This tour high-lights some of the sites (and sights) of the area that is covered by the proposed Tolkien Park. The pictures and text date from 1998. The sequence runs more-or-less north to south.
At the northern end of the Tolkien Park site, only 20 minutes walk from the centre of Birmingham is the Golden Hillock Sports Centre. The Park here is a large triangle of land, bordered on the north by Small Heath Highway, a main route through Birmingham. It is an urban desert: an area low in bio diversity, a grassland with car parks, an artificial ski-slope and other sports facilities.
The setting is a mix of industrial buildings and terraced housing: the one architectural high point is a beautiful brick mosque.
South of the Golden Hillock Sports ground, the Park follows the River Cole. The land here used to be occupied by a large brickworks. The site has been landscaped, and there is a way-marked Tarmac path. It is possible that this area could be used for income-generating craft workshops. The Park narrows to the width of the river and path: at Formans road, the path leaves the river, and passes between two end-terrace houses.
The other side of Formans Road bridge, the Parkland widens. The path runs through a scrubby, but well-kept area. This area could be used for one of a number of strands of site interrelation, here focusing on the ecology of the park.
On the opposite bank, there is an historic allotments site. While some are no-longer used, the majority continue to provide local people with an opportunity for fresh food.
Going south, the surrounding houses become larger. The setting is now entirely residential. Further south still, detached and semi-detached houses occur among the terraces. The river is crossed by an picturesque ford, where children paddle on hot days.
The Park widens into a broad flood meadow, where part of the river-water is diverted to become the mill-race for Sarehole Mill. The village where Tolkien, his mother and brother moved has become engulfed by 20th century housing, but the Tolkien's house in Wake Green Road still faces directly onto the meadows above Sarehole Mill. A little further up Wake Green Road is the sandpit where the young Tolkien's climbed trees. Sarehole Mill is a preserved historic building, which contains some of the collections of Birmingham City Museum. There are objects relating to the rural history of the area, especially grain production. The displays are currently being renewed, and thee new panels include references to Tolkien's residence in the areas. Facilities include a ticket booth (where the visitor can purchase a guide and postcards, and a classroom). It seems most fitting that Local History and Tolkien are interpreted here.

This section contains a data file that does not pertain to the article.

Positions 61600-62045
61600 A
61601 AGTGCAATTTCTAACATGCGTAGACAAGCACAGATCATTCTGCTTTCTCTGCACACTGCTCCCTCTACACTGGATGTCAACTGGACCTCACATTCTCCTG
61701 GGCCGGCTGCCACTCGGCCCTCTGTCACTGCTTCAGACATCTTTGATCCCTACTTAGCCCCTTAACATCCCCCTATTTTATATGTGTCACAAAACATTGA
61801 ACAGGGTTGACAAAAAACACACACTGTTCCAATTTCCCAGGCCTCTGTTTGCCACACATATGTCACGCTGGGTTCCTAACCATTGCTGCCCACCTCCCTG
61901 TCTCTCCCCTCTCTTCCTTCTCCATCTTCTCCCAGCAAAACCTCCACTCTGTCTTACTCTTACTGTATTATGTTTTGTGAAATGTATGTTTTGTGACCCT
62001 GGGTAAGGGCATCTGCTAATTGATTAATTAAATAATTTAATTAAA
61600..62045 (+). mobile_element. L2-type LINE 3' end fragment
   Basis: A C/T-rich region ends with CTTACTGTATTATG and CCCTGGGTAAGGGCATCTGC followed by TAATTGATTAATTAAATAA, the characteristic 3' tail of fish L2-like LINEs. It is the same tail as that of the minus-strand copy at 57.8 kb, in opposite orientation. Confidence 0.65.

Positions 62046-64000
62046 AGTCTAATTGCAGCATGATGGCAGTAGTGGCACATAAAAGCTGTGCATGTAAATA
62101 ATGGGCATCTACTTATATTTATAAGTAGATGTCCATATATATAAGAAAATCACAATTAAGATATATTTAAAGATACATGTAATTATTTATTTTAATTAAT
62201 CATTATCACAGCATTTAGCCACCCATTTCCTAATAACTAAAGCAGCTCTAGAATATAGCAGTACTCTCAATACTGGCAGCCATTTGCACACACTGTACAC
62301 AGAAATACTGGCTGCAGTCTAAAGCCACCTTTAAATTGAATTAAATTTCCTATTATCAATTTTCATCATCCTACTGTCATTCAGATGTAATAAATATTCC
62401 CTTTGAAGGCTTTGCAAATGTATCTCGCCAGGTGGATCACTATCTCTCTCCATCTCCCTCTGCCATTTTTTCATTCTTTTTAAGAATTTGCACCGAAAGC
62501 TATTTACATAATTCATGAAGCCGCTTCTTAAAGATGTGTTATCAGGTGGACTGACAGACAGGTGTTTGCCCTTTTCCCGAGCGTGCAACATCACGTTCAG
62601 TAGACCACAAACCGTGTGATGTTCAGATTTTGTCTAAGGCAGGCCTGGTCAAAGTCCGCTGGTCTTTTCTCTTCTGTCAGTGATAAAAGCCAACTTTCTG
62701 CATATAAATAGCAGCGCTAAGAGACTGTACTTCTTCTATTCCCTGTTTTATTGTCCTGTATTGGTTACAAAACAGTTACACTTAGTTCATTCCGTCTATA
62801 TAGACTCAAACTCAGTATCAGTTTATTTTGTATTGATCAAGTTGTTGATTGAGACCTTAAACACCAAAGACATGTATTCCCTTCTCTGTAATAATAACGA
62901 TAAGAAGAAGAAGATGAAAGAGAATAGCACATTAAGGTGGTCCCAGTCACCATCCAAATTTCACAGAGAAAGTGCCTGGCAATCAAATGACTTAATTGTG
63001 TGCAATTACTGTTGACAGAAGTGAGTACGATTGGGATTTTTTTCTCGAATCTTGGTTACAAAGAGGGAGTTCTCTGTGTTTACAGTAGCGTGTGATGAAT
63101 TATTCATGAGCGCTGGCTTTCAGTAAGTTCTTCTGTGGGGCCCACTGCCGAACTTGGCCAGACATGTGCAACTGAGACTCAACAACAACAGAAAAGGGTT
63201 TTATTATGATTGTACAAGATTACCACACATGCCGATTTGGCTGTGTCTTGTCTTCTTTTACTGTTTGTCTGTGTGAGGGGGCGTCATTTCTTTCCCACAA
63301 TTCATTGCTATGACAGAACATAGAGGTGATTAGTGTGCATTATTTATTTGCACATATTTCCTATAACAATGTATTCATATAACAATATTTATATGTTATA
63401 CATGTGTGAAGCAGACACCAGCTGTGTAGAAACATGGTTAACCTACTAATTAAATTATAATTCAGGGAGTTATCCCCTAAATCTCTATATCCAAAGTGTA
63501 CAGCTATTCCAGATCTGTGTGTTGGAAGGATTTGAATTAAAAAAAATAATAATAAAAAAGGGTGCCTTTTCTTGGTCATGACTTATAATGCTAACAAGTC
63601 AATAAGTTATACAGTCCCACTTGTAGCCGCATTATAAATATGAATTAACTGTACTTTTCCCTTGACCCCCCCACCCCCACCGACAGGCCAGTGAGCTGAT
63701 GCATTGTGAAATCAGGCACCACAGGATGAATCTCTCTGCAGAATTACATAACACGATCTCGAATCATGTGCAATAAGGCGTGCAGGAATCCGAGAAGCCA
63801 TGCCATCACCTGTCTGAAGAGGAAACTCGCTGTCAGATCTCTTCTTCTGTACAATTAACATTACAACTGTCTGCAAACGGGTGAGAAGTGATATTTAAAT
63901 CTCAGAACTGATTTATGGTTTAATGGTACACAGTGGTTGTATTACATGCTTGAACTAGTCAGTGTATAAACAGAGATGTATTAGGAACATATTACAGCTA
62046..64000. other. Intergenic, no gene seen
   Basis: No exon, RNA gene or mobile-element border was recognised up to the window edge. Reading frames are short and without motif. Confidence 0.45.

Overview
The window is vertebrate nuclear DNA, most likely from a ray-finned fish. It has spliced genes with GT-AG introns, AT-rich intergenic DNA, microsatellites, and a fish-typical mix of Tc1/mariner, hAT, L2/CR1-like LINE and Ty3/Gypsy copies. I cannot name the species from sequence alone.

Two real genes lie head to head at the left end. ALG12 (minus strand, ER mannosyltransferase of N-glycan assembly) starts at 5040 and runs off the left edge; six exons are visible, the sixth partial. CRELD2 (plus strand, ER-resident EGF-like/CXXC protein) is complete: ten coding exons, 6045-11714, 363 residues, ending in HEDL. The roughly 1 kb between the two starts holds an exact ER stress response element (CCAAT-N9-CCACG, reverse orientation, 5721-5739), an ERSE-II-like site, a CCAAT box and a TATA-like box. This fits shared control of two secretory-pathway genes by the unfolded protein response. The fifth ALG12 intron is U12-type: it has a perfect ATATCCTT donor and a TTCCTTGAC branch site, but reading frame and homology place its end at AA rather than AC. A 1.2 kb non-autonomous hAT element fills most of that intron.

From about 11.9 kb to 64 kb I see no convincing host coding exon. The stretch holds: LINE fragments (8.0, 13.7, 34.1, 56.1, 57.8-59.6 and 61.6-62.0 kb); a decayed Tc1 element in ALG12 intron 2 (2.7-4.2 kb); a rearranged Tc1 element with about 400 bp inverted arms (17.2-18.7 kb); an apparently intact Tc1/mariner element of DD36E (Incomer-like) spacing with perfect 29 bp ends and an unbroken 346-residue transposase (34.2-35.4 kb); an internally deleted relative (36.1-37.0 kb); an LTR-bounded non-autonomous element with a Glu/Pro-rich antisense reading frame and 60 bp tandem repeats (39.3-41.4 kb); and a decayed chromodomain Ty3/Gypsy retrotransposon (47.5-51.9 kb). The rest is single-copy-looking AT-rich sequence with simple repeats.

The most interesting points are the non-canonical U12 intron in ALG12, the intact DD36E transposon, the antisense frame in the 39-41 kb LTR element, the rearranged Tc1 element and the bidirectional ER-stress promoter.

There is a small car-park at Sarehole Mill. In it there is a building which contains toilet facilities and an office for the Park Ranger. Behind the block are toilet facilities, which are subject to vandalism, as they are unsupervised. In the car-park there are signs of substance abuse. The car-park is quite elevated, and is a possible site for new building within the park - perhaps for a Tolkien Centre.
South of the Mill, is a busy road. It is well served by local buses, and Hall Green Station is five minutes walk to the East. The land, currently used as playing fields, is not particularly suitable for building, but could be used for a coach-park and car-parking for people with disabilities, if not needed as sports facilities. On the road are recycling bins, which are an amenity which could become a feature within a 'Green Issues' interpretation stream.
South of the playing fields, the park narrows once more to the width of path and river. It broadens out at Trittiford Mill Park. This is an urban park in the Victorian tradition, with formal flower beds and a boating pond. The surrounding houses are large detached and semi-detached houses: a suburban setting.